A love of music meets with a lust for travel and gives birth to a genre: World Music. Music has delighted travelers across the globe for millennia, contributing greatly to the evolution of different cultures. World Music has helped its listeners open up to Africa, the Middle East, Oceania, and Eastern Europe. Now, westerners who discovered these soulful places through World Music recordings are going to be able to get travel information about visiting these countries from the same disks that contain the music. The idea is to get this audience thinking about travel with great music, and then acting on it because they now also have great travel information.
In 1994,World Music Network(WMN) was founded by married couple Phil Stanton and Sandra Alay³n-Stanton. They began to distribute compilations of World Music to expose people to international music. Their efforts helped non-mainstream music get more media exposure. Today, WMN collaborates with many other associations including the Rough Guides series of travel books, for which WMN provides music compilation CDs to accompany the guide books.
To understand why the travel connection, and in particular the “rough” approach to tourism is so appropriate, it helps to know that “World Music” in this context has a sort of mysterious, almost secret connotation, as it represents all kinds of music that is too unconventional for commercial radio, too ethnic to be westernized, and too amorphous to be contained. Rather than a one note pop song that just ends, World Music is an experience that opens a window into its country of origin.
On WMN’s “African Street Party” CD notes echo with the feeling of heat bouncing off sun-baked African roads, the music “blasting out of every bus, kiosk and market stall” according to the CD jacket copy. WMN also distributes whole albums by individual artists, like the Saharan rock band Etran Finatawa, who sing to their listeners about their fear of losing their culture because of change, and express their longing for a stable identity through the yearning tones of their voices and guitars. This sentiment is not confined to Africa; Hungarian Gypsies also blend their melancholy voices with lively guitars and ornament their songs with trills that brim with pathos.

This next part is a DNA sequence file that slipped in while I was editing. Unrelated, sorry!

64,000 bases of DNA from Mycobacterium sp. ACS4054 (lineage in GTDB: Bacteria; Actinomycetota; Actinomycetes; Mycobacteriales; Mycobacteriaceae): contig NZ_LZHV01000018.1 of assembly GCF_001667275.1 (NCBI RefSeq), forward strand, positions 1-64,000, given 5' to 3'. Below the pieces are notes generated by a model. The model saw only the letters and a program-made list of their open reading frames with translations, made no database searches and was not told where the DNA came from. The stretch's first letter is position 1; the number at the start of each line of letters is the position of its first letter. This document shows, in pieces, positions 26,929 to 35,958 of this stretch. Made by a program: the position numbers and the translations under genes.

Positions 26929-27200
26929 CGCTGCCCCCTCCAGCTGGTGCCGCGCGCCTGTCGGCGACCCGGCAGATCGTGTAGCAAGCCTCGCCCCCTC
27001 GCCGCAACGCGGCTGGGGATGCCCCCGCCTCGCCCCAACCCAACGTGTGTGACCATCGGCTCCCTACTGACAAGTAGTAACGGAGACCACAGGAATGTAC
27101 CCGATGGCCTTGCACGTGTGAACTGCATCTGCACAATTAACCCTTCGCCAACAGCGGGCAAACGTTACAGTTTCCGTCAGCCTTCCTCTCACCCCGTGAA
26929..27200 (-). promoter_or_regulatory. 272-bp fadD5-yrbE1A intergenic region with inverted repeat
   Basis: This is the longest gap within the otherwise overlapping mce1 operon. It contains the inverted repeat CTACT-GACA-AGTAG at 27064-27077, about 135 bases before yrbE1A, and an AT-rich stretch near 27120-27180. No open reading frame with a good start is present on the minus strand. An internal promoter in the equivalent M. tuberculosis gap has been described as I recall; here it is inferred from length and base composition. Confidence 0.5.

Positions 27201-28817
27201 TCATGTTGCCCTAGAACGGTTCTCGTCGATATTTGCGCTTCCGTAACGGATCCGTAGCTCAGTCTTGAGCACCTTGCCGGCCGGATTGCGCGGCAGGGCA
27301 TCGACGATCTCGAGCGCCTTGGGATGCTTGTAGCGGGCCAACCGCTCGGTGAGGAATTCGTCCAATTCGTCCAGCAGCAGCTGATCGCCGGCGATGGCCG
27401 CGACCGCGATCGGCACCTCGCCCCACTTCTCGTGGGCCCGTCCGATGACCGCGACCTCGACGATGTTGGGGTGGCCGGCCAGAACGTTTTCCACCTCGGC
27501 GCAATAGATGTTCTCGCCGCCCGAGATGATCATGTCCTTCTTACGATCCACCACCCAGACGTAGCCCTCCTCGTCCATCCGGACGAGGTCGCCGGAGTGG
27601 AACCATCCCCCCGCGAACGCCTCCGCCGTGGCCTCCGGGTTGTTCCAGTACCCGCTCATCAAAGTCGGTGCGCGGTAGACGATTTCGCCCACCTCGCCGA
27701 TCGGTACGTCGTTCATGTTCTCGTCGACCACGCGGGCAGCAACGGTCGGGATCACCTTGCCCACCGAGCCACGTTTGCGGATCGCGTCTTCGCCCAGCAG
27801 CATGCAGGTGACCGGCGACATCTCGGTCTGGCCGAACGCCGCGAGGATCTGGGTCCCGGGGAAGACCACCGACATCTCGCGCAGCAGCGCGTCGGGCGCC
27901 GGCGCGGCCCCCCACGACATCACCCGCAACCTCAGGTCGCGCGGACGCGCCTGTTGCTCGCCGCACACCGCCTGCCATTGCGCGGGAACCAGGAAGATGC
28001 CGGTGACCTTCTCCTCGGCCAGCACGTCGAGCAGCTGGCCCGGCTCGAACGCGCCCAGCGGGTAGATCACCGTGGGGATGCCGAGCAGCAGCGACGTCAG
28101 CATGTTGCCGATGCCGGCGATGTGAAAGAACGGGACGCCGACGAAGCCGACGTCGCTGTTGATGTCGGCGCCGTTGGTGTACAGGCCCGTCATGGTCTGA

WMN collaboration with the Rough Guides series has worked and developed over the years because the two enterprises share similar values, values that help reinforce the already strong relationship between World Music and travel. Cultures that were exotic and enticing when heard on CD are fully revealed by traveling to the musics’ sources. By putting their content together, either as a CD that comes with a guide book, or as a digital book that comes loaded on a music CD, both organizations realize the end goal of promoting the experience of great music around the world.
The CDs also offer a page of travel information corresponding to their country. In addition, certain CDs offer more details on their country on the WMN website. Today, travelers often carry laptops, Ipods, and other technological devices that render travel information accessible more easily. In this way, the CDs offer a more efficient way of handling travel information rather than carrying another book.
Phil Stanton of WMN remembers his first encounter with World Music when he was in Africa, saying, “I got into African music in the early 1980s at the tender age of 19 while working as a teacher in Kenya and later on in Sudan, so for me, travel and music went hand in hand from the start. In Kenya I lived close to a local bar where live bands played most nights, and the local Benga (an East African adaptation of Congolese Soukous music) got under my skin. The standard of musicianship was extraordinary-something that still gets me-is the sheer talent of local musicians all over the world.” Stanton feels that music is a universal language, and can help people to attain a higher consciousness. He says that “Music does give an insight. It is a way into a culture. Even if you don’t understand the lyrics, music can touch you and open your eyes to the world around you.”
The goal of WMN is to find this “off-radar” music, but not to exploit it. They would rather see themselves as serving to introduce this music to a broader audience that is potentially everyone. WMN and Rough Guides share this commitment to keep the sheer talent of local musicians at the core of people’s travel experiences, and rather than make it so that these musicians have to prove themselves on the outside, this project makes it more likely that they will have their audiences travel to them, and join in the local cultures where they can feel this earthy music of these homelands and uncover and savor the roots of it.